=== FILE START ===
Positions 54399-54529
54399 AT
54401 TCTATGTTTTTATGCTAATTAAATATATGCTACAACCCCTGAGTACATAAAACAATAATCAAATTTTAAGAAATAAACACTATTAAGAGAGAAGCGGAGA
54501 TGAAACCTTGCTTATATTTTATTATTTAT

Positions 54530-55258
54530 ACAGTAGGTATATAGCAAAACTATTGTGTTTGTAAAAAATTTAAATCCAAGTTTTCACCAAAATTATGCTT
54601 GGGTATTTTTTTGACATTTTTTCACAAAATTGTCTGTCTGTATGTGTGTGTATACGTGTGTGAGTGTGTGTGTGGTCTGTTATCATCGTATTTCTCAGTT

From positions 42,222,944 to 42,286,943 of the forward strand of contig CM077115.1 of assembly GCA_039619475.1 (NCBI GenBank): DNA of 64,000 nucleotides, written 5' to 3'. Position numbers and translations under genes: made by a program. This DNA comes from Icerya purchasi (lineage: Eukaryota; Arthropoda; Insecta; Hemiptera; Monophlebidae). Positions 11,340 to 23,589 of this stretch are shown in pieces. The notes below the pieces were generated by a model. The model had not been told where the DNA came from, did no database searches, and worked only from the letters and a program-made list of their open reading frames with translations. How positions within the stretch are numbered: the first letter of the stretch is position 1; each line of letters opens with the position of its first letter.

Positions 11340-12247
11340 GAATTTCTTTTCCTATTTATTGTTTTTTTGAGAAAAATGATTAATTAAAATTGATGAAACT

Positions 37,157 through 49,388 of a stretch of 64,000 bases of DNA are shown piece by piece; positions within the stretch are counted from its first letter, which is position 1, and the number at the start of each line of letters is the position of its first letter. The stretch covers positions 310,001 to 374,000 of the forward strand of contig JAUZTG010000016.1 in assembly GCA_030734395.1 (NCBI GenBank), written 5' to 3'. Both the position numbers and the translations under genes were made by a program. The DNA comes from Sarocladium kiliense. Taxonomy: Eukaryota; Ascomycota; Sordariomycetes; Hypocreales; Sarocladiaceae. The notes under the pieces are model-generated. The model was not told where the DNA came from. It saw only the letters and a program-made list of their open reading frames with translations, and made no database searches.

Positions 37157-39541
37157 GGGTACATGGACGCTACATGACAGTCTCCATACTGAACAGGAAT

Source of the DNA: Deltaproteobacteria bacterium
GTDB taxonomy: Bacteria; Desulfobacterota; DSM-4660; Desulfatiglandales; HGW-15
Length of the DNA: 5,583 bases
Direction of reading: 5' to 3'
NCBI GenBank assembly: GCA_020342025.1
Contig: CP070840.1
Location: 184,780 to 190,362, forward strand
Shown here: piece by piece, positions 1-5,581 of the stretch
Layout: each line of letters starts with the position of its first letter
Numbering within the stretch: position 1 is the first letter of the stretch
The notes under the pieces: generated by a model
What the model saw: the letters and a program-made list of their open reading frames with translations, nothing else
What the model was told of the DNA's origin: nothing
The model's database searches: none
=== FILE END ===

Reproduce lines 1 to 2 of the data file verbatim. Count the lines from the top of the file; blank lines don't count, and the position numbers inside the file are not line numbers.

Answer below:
Positions 54399-54529
54399 AT